For its 25th anniversary, Discoverexplored scientific progress as it had appeared on our editorial pages. This month, on the magazine's 26th anniversary, we examine another story of progress—one told through Discover's ads.
A clean-cut man sits beside a clunky old computer, a cigarette in his hand. Draped over the monitor is a woman swathed in a thick fur coat and a dress hitched several inches above her knees, smiling adoringly at the smoker as he nuzzles her foot with his shoe. "He likes hardware," says the advertisement for Benson & Hedges cigarettes. "She's into softwear."
Dripping with Freudian innuendo, the advertisement seems mired in a bygone age—the 1950s, perhaps—when men took charge of machines, women wore (and were) fluff, and smoking was sophisticated. Yet this cigarette ad appears in—egad—a modern science magazine: the December 1985 issue of Discover. Only the computer hints at the ad's real vintage. No Internet icons, windows, or colorful graphics crowd the black screen, just mysterious long strings of green zeros.
To glance back over 26 years' worth of Discover ads is to glimpse a lost world of electric typewriters, Polaroid cameras, Atari video games, and smokers, smokers galore. It is a slide show of the past that tells us as much as—if not more than—the articles themselves about the rapid evolution of technology, social mores, and attitudes toward health. From the arrival of e-mail to the advent of Viagra and the Prius hybrid car, the ads unfold a fascinating tour of two and a half decades of science, medicine, and environmental change.
Flick open the premier (October 1980) issue of Discover—now so rare it's kept in a locked drawer in our editorial offices—and one is offered "the first personal computer for under $200," the Sinclair ZX80, which billed itself as "a complete, powerful, full-function computer," with one kilobyte of user memory. Today that memory would be maxed out by a single e-mail message. (By contrast, a 2006 PC may have one gigabyte of memory on its hard drive—one million times that of a ZX80.) "You simply take it out of the box, connect it to your TV, and turn it on," gabs the ad. "Within a week, you'll be writing complex programs with confidence." Never mind blogging or music downloads: In 1980, when home computers were so rare that no reliable ownership statistics exist, ZX80 users wrote their own programs in BASIC code—mostly for simple games like Lunar Lander and Blackjack, and stored them on cassette tapes.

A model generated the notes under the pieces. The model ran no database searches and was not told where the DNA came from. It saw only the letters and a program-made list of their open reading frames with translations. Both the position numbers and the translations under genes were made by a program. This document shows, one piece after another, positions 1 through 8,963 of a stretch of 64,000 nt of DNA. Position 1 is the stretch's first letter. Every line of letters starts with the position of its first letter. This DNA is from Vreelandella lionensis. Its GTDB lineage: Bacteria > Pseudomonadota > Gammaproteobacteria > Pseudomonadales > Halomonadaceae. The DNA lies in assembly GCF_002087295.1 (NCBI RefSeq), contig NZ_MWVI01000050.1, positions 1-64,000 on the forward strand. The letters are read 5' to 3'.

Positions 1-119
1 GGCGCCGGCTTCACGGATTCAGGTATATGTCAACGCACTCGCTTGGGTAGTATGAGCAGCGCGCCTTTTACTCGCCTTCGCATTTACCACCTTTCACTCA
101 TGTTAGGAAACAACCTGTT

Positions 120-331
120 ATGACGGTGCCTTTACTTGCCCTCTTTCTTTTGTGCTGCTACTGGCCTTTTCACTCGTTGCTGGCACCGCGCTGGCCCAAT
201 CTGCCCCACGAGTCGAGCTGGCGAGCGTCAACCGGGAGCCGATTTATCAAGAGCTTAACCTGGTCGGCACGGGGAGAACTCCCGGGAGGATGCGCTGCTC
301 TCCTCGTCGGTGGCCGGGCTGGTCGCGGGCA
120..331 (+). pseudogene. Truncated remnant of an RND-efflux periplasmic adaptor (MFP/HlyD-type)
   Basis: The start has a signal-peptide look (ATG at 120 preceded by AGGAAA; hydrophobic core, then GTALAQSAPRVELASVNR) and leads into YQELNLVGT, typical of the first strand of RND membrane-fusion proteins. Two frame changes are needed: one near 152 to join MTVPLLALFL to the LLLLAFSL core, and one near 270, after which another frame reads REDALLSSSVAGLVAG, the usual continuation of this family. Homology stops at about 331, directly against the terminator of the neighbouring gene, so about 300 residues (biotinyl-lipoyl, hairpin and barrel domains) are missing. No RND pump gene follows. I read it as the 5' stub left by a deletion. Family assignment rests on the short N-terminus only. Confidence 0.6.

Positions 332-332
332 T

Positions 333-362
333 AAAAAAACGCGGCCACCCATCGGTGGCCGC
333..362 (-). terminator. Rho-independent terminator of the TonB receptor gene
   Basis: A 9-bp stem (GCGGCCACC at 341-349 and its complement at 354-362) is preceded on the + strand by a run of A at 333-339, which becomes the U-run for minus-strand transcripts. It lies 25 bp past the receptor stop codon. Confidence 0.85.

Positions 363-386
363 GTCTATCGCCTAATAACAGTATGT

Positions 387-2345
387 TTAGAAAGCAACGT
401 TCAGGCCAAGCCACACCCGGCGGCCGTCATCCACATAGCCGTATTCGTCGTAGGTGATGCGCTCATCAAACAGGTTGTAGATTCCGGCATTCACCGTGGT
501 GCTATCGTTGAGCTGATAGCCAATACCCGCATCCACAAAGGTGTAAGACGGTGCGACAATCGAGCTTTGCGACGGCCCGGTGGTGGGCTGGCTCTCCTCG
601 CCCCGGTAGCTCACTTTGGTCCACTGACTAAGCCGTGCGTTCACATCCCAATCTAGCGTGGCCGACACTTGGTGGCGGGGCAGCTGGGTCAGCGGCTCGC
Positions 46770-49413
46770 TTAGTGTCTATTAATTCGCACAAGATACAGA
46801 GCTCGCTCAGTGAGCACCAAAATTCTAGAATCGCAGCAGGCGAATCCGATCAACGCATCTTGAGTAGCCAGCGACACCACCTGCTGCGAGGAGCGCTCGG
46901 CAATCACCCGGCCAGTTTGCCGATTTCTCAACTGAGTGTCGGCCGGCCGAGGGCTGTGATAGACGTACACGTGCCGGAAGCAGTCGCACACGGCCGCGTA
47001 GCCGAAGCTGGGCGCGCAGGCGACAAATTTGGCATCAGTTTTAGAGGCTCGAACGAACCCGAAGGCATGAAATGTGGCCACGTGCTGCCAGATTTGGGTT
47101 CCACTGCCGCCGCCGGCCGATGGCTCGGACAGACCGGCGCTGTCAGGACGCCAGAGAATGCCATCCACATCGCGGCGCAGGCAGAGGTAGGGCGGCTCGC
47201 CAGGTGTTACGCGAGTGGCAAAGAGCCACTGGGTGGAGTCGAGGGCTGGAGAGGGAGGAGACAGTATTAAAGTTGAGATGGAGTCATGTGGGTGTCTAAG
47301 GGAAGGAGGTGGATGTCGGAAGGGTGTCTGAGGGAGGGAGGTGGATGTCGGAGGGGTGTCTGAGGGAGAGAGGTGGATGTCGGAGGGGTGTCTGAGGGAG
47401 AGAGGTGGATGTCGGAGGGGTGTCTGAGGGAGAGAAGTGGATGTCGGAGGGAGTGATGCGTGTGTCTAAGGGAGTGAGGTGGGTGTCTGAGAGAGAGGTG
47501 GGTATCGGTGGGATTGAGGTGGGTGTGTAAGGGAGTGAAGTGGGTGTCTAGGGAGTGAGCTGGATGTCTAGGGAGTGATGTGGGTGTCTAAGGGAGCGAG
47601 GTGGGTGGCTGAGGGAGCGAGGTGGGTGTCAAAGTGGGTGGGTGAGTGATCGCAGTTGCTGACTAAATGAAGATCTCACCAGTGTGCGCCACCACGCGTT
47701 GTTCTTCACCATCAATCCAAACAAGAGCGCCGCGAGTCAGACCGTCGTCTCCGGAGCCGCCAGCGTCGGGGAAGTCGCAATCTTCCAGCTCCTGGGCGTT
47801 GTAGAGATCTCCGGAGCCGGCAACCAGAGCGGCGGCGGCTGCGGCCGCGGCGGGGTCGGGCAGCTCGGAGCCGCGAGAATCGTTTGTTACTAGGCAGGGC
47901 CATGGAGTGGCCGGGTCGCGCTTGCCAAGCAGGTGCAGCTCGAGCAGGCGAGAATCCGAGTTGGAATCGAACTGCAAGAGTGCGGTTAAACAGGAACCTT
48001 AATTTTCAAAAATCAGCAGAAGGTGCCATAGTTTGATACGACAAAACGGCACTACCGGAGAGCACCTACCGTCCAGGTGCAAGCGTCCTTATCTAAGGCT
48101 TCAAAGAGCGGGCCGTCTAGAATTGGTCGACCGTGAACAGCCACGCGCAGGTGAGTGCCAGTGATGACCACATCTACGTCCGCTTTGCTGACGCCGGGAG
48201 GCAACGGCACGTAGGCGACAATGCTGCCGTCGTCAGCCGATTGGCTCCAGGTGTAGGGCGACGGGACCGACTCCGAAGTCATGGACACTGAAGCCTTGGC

But we can't all be early adopters. Despite the popularity of the ZX80—the company purportedly sold 100,000 of them worldwide that year—the readers of Discover were evidently still clacking away on typewriters in 1981. That's when Smith-Corona wedged its electric Coronet XL under a Christmas tree in the December issue, touting its "brand-new Lift-Rite" correction system "that actually lifts mistakes clean off the page!" If the ads were reaching a receptive audience, then subscribers were also playing Space Invadersand Missile Command on their Atari systems, proudly recording up to six full hours on a single cassette with their RCA Convertible SelectaVision VCRs and snapping away with the four-inch-wide Polaroid OneStep, "the world's simplest camera," to which the manufacturer had recently added the "amazing, detachable Q-light strobe."